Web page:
“God” appears nowhere in the Constitution but obviously was on the minds of those who wrote it, as evidenced by an earlier document, the Declaration of Independence, when the signers observed that we are endowed, not by government, but by the “creator,” with the “unalienable rights” they sought to protect.

DANIEL JOHN SOBIESKI

Chicago

On the bench

I welcome the debate with Timothy P. Carney (“Specter’s independence,” letters, Nov. 30) in response to my letter (“Specter’s ‘independence,’ ” Nov. 24) noting that Sen. Arlen Specter, Pennsylvania Republican, has in fact supported President Bush’s nominees and would be an effective chairman of the Judiciary Committee.

What Mr. Carney omitted noting was that Mr. Specter supported — without a litmus test on the abortion question — strong pro-life Supreme Court justices such as William H. Rehnquist, Antonin Scalia and Clarence Thomas. Nor was there any mention of the significant role Mr. Specter played in the confirmation of Justice Thomas.

Regardless, Mr. Bush does not seem to share in Mr. Carney’s concern. He stated in Pittsburgh this week: “I’m proud of [Mr. Specters] leadership for the state of Pennsylvania. I look forward to working with him as the chairman of the Judiciary Committee in the United States Senate to make sure my judges get through and get appointed.”

WILLIAM H. REYNOLDS

Director of communications and legal counsel

Sen. Arlen Specter

Washington

Full service?

I read John M. Bridgeland’s Tuesday Op-Ed column, “Building a culture of service,” with a mixture of interest and cynicism. After graduating from college, I completed two years of service in the AmeriCorps National Civilian Community Corps, and I am convinced those years will stand out as the most fulfilling and important of my life.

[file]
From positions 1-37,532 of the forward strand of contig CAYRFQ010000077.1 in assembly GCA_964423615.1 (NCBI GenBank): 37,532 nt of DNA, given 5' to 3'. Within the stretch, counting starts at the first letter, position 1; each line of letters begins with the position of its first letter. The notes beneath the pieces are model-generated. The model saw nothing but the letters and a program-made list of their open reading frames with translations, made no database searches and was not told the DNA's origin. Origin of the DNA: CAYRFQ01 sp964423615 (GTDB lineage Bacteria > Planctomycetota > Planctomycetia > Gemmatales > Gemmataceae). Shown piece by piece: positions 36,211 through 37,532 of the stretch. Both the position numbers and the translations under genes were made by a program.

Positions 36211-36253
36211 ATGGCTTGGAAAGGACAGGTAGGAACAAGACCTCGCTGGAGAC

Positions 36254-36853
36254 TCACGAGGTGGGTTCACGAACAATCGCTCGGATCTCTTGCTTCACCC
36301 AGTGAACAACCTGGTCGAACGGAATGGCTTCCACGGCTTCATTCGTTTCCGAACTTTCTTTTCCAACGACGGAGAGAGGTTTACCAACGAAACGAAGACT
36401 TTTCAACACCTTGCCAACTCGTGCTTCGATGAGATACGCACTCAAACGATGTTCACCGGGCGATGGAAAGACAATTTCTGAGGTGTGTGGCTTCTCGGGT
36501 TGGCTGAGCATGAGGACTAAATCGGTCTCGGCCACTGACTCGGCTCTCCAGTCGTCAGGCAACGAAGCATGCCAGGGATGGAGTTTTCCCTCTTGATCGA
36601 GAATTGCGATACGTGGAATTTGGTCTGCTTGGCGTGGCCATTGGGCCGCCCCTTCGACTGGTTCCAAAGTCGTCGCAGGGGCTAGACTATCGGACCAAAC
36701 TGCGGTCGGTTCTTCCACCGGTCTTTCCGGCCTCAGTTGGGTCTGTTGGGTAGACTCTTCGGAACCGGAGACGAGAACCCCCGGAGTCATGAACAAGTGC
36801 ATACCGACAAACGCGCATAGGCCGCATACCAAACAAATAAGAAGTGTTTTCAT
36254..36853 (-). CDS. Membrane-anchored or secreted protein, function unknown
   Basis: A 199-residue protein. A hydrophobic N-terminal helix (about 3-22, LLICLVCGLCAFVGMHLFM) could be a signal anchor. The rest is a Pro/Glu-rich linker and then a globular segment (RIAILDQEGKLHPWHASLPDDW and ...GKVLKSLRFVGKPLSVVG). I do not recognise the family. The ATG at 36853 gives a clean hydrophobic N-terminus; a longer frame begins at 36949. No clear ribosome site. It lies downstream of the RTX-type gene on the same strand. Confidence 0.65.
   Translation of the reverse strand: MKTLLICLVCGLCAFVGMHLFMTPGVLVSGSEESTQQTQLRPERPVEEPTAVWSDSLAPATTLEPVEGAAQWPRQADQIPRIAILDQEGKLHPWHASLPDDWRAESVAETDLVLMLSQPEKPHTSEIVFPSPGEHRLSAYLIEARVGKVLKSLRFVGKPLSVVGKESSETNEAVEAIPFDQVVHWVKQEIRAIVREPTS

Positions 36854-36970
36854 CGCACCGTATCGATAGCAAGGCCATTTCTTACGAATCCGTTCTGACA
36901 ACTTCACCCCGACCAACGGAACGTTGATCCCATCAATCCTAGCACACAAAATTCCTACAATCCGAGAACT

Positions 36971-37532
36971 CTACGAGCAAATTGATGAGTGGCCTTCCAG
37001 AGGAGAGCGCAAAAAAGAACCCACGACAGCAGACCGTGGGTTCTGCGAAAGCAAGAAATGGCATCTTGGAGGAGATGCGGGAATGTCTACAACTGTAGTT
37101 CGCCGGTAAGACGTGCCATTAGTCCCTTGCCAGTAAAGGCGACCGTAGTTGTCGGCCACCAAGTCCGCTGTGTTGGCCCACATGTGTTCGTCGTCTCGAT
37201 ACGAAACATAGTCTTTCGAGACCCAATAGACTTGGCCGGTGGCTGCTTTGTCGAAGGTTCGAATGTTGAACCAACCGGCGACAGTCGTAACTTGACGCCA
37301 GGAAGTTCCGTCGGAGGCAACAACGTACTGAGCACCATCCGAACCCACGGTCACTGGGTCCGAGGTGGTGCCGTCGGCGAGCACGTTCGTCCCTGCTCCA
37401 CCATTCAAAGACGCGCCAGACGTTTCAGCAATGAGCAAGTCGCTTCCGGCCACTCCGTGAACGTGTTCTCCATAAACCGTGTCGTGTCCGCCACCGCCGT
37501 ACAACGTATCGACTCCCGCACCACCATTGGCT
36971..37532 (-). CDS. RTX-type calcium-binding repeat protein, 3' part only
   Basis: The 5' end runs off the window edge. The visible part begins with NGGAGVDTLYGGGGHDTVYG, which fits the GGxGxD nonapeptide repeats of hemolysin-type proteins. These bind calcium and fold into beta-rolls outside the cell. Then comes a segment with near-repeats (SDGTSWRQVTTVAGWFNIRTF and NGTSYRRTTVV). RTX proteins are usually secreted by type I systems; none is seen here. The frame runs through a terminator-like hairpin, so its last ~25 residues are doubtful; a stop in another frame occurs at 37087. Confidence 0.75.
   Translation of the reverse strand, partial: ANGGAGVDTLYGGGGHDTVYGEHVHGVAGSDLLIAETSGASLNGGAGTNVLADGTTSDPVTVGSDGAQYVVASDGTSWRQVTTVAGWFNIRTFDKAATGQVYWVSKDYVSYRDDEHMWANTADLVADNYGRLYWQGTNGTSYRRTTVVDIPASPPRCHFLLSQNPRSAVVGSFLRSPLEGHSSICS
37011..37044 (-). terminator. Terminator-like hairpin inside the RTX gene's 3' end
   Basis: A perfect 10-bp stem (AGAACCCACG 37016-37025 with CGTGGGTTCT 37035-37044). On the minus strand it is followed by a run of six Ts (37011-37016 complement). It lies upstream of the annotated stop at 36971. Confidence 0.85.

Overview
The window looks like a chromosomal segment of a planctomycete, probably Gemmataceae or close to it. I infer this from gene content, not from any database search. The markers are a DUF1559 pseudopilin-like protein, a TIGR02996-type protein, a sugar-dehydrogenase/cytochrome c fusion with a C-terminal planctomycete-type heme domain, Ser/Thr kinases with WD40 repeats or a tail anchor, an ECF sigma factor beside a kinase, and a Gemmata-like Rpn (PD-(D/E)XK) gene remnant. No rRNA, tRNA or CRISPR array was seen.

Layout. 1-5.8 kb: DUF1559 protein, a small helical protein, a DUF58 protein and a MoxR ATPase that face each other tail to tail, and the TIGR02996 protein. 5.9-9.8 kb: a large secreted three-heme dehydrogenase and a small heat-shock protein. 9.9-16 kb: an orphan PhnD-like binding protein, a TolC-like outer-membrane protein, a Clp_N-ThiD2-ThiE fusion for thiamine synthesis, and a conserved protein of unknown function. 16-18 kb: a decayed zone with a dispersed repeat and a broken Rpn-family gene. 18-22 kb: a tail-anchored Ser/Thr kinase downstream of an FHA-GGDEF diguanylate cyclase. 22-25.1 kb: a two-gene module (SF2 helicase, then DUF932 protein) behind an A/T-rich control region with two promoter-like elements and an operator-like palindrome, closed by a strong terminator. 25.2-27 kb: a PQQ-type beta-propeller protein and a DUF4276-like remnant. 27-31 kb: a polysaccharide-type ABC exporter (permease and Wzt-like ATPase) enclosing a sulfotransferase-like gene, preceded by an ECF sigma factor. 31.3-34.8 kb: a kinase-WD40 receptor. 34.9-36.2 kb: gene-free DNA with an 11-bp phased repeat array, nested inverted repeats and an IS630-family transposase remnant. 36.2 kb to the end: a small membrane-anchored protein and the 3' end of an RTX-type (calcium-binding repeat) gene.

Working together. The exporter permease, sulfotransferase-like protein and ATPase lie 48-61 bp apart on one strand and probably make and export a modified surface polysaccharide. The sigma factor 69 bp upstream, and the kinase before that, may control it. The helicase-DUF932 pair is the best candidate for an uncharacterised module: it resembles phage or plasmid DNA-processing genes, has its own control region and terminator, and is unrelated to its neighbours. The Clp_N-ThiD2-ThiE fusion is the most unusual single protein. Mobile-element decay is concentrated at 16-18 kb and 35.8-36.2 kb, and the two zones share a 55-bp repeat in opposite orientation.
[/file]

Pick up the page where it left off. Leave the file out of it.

Unfortunately, President Bush likes to put a lot of rhetoric behind the importance of national service without backing it up with action. Why was he silent when funding for AmeriCorps was slashed recently in Congress? If the president truly cared about AmeriCorps, as he claimed during his State of the Union address, why didn’t he use his influence to salvage the program and prevent the recent cuts? It is obvious that Mr. Bush likes to highlight AmeriCorps only when it serves him politically.

Thousands of young people seeking to make this country a better place through service in AmeriCorps were given the message that Congress and the Bush administration had better things to do than help save this significant program.

Pundits scratch their heads in wonder when young people are disgusted by politicians. Is it any surprise that young people don’t vote in high numbers? The president and Congress failed to deliver on an issue near and dear to the younger generation. If only we had thousands of lobbyists in the pockets of the president and congressional leaders like multimillion-dollar corporations do.

National service must remain a priority in this country, but this will happen only when the president supports it with action, not empty rhetoric. Maybe he should think about that when he asks young people to vote for him in 2004.

MELISSA FRAZIN

AmeriCorps NCCC alumna

Charleston, S.C., campus 2001-2003

Northbrook, Ill.